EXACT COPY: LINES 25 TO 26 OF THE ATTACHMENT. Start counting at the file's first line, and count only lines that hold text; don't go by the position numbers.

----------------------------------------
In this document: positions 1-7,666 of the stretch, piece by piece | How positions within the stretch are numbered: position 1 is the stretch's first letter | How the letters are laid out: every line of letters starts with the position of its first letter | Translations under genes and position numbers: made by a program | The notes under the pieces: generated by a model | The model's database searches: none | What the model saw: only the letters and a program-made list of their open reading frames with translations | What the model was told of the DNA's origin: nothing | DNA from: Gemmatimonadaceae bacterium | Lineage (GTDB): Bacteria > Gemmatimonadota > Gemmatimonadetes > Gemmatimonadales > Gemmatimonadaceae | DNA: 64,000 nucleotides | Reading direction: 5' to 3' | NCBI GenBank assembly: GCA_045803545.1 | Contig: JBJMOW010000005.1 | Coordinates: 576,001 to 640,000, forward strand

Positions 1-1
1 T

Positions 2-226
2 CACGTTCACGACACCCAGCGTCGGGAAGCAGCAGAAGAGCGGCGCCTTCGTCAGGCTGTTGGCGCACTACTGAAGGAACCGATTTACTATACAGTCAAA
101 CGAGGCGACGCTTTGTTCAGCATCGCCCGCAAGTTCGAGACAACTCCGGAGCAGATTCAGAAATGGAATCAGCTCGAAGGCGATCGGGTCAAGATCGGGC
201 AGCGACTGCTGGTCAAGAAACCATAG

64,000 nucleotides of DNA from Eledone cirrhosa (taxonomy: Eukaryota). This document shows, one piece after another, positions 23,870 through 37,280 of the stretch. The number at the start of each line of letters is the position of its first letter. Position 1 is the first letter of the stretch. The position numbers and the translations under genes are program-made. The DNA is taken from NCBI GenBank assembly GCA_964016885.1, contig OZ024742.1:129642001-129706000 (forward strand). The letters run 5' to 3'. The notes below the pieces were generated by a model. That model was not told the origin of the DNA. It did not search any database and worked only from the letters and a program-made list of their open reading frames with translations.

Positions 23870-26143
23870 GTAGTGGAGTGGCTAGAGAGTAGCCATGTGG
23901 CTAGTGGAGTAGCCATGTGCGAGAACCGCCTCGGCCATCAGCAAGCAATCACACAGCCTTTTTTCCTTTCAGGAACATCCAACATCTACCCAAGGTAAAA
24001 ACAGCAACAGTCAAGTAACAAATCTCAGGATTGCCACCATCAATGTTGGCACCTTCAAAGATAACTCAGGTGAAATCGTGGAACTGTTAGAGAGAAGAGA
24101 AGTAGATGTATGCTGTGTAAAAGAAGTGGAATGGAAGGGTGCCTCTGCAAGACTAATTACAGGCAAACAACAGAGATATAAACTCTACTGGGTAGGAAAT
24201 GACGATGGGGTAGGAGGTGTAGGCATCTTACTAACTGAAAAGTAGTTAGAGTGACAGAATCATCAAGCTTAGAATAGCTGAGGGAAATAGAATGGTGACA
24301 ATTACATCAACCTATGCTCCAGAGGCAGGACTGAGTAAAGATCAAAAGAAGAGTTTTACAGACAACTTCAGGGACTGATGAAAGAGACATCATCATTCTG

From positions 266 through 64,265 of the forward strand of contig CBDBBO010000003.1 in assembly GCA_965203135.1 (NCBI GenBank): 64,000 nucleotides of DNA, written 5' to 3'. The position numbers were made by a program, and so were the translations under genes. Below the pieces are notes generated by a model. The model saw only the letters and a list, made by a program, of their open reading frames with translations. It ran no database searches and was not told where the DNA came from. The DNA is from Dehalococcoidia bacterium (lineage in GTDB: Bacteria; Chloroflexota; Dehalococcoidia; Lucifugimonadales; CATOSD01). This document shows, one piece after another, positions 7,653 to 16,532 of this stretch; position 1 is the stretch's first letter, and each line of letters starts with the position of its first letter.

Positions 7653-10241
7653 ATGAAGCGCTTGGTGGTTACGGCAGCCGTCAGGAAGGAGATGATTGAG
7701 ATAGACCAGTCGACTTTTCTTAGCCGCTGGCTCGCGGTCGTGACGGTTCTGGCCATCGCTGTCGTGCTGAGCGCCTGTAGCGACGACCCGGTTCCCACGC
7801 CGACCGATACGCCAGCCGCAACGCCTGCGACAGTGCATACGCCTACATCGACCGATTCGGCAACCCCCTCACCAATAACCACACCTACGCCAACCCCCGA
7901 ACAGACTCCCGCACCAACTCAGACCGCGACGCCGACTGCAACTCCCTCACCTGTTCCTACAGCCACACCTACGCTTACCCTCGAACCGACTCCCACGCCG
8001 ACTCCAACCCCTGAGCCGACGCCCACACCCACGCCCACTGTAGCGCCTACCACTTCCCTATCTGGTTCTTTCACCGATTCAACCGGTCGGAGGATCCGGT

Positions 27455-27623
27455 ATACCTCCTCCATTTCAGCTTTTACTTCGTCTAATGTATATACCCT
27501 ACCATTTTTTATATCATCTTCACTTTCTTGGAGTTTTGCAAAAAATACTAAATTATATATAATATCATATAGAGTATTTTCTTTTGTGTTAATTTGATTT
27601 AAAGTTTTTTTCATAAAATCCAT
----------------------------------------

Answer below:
27501 ACCATTTTTTATATCATCTTCACTTTCTTGGAGTTTTGCAAAAAATACTAAATTATATATAATATCATATAGAGTATTTTCTTTTGTGTTAATTTGATTT
27601 AAAGTTTTTTTCATAAAATCCAT